¶ 12 Fosse did not conduct any investigation as to whether Jeffrey LaPorte, MD, of Missoula Bone & Joint ― Webster's treating physician ― thought Webster required medical treatment for his industrial injury in order to allow him to continue to work, the standard for reopening medical benefits under § 39-71-717, MCA.

         ¶ 13 Two weeks before Webster's January 25, 2017, appointment with Dr. LaPorte, Dalpiaz wrote to Dr. LaPorte and asked him to explain what medical treatment Webster was likely to require in the future and whether such medical treatment would be required to allow him to continue working as an electrician.

         ¶ 14 Dr. LaPorte responded on January 26, 2017, providing detailed medical information and opinions about Webster's future medical treatment. Dr. LaPorte also referred Webster to foot and ankle orthopedic specialist Glenn Jarrett, MD, at Missoula Bone & Joint, for further evaluation. Dr. LaPorte concluded his letter by recommending that "Webster keep his case open for possible future medical care. This is important in an effort to enable him to continue in his current profession."

         ¶ 15 On February 3, 2017, Fosse noted in Webster's claim file that based upon Dr. LaPorte's letter, "it appears appropriate" for Webster "to have medical benefits extended" and further noted that he expected Dalpiaz to file a petition for extended benefits with the Department. However, Liberty did not stipulate to extending Webster's medical benefits.

         ¶ 16 On February 7, 2017, Dalpiaz filed a Petition to Reopen Closed Medical Benefits on Webster's behalf.[3] Dalpiaz attached a letter to John Schumpert, MD, the Medical Director for the Department, explaining that it was Webster's position that medical benefits should remain open under § 39-71-717(2), MCA, because they were necessary for him to continue working. Dalpiaz also attached Dr. LaPorte's letter as the medical evidence supporting Webster's petition.

         ¶ 17 On February 10, 2017, the Department notified Webster that it had received his Petition to Reopen Closed Medical Benefits, and asked Liberty to send it Webster's medical records.

         ¶ 18 Dr. Jarrett evaluated Webster on February 23, 2017. He confirmed Webster's ongoing medical problems and outlined his opinions regarding future treatment options.

         ¶ 19 On February 27, 2017, Webster's medical benefits terminated pursuant to § 39-71-704(1)(f)(i), MCA.

         ¶ 20 On April 11, 2017, the Department granted Webster's petition, thereby reopening his medical benefits for an additional two years, until February 26, 2019, pursuant to § 39-71-717(8), MCA.

         ¶ 21 On April 18, 2017, Fosse sent Dalpiaz an email in which he stated he had requested Webster's most recent medical records from Missoula Bone & Joint. Dalpiaz responded with an email, indicating that she wanted a copy of these medical records. In addition, Dalpiaz notified Fosse that she was "asserting a Lockhart Lien on all future medical care received."

         ¶ 22 Liberty refused to honor Dalpiaz's Lockhart lien. Fosse asserted that Dalpiaz was not entitled to a fee under Montana Contractor Compensation Fund v. Liberty Northwest Ins. Corp. (In re Rusco);[4] his response to Dalpiaz's email states:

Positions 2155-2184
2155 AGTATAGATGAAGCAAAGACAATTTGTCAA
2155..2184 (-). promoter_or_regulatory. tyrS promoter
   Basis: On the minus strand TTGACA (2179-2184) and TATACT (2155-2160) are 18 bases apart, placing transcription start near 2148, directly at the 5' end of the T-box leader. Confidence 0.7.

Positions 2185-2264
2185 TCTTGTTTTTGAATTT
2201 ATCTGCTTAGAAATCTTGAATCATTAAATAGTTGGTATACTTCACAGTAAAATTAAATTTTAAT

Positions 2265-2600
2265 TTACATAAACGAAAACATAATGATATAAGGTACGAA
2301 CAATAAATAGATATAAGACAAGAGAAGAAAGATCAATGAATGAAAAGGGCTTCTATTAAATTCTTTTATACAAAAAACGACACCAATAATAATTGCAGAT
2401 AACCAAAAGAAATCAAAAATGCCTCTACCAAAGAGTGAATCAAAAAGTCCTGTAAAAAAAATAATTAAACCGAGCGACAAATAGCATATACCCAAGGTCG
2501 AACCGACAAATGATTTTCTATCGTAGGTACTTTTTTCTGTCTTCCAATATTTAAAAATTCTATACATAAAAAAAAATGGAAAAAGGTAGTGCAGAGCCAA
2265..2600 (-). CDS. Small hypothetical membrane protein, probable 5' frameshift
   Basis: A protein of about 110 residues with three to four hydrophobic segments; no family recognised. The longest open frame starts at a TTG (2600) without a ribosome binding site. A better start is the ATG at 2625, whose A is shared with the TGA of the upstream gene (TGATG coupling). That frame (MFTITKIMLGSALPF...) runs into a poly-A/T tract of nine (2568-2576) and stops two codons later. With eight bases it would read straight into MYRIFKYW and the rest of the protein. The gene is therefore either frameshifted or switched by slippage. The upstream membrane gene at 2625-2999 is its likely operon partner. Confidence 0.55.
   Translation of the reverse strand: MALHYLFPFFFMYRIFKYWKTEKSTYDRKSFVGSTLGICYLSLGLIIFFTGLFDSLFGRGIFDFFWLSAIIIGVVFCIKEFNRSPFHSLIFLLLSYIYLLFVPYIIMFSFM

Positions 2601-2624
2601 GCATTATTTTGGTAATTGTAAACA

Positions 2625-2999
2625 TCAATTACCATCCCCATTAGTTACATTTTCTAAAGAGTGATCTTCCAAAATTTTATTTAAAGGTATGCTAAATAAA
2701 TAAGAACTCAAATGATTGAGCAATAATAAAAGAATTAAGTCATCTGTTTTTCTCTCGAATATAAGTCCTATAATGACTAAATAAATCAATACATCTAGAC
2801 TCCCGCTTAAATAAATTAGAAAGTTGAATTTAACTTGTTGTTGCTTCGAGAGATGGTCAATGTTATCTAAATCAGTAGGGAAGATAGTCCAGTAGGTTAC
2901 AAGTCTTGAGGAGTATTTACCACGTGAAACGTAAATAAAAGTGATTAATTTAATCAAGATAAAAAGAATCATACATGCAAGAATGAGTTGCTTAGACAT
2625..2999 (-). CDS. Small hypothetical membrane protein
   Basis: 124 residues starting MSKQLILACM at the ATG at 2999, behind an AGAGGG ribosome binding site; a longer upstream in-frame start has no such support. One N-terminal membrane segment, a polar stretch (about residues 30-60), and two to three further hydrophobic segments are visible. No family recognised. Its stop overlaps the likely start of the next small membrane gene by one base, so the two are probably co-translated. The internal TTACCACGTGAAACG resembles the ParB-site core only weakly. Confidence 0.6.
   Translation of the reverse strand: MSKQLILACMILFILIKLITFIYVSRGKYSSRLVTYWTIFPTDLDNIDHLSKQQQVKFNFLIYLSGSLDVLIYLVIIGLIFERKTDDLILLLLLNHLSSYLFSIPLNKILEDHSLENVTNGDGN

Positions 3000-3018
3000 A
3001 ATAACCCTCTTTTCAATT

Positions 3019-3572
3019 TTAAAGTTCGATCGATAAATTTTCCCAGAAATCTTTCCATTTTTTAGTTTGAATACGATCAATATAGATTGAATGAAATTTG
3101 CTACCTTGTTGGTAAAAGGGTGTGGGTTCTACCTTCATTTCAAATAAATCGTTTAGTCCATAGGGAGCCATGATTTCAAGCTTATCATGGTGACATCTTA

In terms of the Lockhart lien, I have reviewed your stance with my manager and at this time, we do not feel the Lockhart lien would apply. [Webster's] benefits were never denied, they were simply set to close due to the 5 year statue [sic]. While you did assist in initiating the reinstatement process, the Rusco decision states "initiating a process" and/or "setting in motion" a process doesn't warrant Lockhart benefits.

         ¶ 23 Dalpiaz responded in a letter to Liberty's Team Manager Gary Holt, asserting that she was entitled to attorney fees under the Montana Supreme Court's decision in Dildine v. Liberty Northwest Ins. Corp.[5] Dalpiaz explained the reasons she was entitled to fees as follows:

First, my client came to me with the purpose of getting assistance in keeping his medical care open. Second, I contend that I did far more than simply "initiating the process."
As you are aware, the statute requires that in order to successfully obtain an order reopening benefits, the claimant has to show that he is either permanently disabled or needs the care to continue or return to employment. After reviewing Mr. Webster's medical record I determined there was not sufficient documentation to substantiate the burden required by the Department and hence I contacted Dr. LaPorte, explained what was required of the statute and then followed up with a letter that he responded to. Then, I submitted this along with the supplemental notes from Dr. Jarrett for review, a second opinion that I also orchestrated for my client. In the interim, I contacted the Department on two occasions until we finally received word that the petition had been granted and my client's medical benefits were to remain open for an additional two years.
Frankly, I do not think we would have been successful had I not obtained Dr. LaPorte's opinion with regard to my client's need for future care. I contend it is this outcome that the court will look at in supporting our argument that I did far more than "initiate the process." In fact, my participation was the key to obtain [sic] a successful order. Without my efforts, my ...